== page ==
Romeo and Juliet Act 4 * Scene 1 & 2

Ashley, Kathryn, Julia & Mark
Plot Advancement
 Act IV, Scenes I and II are two of the final scenes before the
climax and set the circumstance for how the climax and the
rest of the plot will develop into the end of the play. These two
scenes are key moments in the play because it puts in motion
the section of the prologue that states “A pair of star-cross’d
lovers take their life”, which is the climax itself. These scenes
also allude to the audience what will end the lovers lives and
what will end the family’s feuding. The audience already
knows that Romeo and Juliet’s love does not end well, but
these scenes allow them to speculate what will happened as it
makes it seem as if the two characters may have a chance at a
happy ending.
Character Development
 Juliet: In the first few scenes Juliet is more reserved and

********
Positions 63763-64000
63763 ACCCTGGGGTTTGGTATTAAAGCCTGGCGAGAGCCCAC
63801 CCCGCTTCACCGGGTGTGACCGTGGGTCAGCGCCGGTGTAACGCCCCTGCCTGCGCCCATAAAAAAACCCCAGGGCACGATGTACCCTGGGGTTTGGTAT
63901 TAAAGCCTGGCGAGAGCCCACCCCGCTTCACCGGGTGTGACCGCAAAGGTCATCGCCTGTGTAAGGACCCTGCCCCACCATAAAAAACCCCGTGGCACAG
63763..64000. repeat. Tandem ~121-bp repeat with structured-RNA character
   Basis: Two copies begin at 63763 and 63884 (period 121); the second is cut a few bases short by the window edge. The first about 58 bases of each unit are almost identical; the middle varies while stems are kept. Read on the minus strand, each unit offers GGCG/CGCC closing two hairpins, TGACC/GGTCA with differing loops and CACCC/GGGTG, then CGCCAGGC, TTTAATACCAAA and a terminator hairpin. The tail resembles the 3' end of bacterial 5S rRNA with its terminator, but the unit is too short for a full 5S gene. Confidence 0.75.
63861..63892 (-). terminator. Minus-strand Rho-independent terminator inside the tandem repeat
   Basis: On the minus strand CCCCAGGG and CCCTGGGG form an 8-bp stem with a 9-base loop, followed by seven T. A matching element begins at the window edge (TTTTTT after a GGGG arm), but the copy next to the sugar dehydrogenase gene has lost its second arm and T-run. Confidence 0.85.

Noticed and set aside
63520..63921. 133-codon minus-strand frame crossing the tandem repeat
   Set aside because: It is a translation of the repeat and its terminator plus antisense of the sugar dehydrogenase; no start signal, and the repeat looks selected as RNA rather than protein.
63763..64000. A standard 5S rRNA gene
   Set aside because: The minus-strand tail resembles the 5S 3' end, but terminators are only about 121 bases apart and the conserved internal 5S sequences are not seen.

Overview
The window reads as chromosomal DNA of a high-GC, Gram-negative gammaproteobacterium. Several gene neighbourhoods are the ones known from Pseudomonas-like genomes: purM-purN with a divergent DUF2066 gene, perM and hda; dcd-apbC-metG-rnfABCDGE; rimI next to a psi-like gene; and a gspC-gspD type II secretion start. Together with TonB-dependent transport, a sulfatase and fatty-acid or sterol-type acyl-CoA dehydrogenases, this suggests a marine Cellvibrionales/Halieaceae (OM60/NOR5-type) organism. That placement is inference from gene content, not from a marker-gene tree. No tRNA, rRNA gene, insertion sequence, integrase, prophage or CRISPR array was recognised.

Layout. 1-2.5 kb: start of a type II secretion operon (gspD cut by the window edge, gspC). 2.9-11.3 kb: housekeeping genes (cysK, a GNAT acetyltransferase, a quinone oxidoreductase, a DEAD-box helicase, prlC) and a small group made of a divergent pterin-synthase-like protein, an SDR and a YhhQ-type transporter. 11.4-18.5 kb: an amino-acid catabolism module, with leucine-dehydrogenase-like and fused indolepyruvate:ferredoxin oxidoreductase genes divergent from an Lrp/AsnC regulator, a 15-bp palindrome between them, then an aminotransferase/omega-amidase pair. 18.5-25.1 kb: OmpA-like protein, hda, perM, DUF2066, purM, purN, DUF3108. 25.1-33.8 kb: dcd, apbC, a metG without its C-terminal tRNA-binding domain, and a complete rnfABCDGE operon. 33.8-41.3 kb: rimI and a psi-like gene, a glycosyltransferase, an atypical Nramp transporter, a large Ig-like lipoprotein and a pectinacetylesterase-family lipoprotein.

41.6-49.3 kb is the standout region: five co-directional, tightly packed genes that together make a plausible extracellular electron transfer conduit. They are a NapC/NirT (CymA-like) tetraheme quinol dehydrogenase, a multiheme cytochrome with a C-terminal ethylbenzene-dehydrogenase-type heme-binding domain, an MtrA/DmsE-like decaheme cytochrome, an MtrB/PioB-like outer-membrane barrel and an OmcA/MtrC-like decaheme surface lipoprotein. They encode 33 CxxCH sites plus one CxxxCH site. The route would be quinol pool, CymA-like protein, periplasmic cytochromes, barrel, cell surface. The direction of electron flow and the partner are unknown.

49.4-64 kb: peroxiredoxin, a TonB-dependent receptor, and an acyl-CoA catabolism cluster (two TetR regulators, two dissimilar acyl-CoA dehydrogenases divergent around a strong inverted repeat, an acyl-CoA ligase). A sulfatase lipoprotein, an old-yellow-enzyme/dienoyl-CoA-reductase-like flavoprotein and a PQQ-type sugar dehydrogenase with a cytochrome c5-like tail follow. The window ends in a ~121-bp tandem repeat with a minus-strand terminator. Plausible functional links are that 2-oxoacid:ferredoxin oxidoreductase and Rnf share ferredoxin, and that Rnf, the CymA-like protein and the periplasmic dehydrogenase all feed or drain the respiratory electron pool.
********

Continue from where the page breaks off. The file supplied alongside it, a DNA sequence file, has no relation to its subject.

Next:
close-minded. This is because she never thought about
being in love or getting married until meeting Romeo. “It
is an honor that I dream not of.”(Act 1 Scene 3 Line: 67)
Juliet then changes into a more energetic and mature
young woman who is interested in getting married. “Go,
ask his name.-If he be married,”(Act 1 Scene 5 Line: 134)
Character Development
 Nurse: The nurse starts off being very caring towards
Juliet and always helps her with what she wants to do.
For example: Juliet wants Nurse to go and find Romeo
and ask him a bout the marriage as she does. Near the
end, the nurse goes against what Juliet wants and then
tells her to marry the prince. “Then, since the case so
stands as now it doth, I think it best you married the
County.”(Act 3 Scene 5 Line: 218-219)
Character Development
 Capulet: In the beginning of the play, Capulet was very
happy and an out-going man/father. He liked to make
people happy by throwing them a party. “Welcome,
gentlemen! Ladies that have their toes unplagued with
corns will have a bout with you.” (Act 1 Scene 5 Line: 1819) Towards the end of the play he becomes disagreeable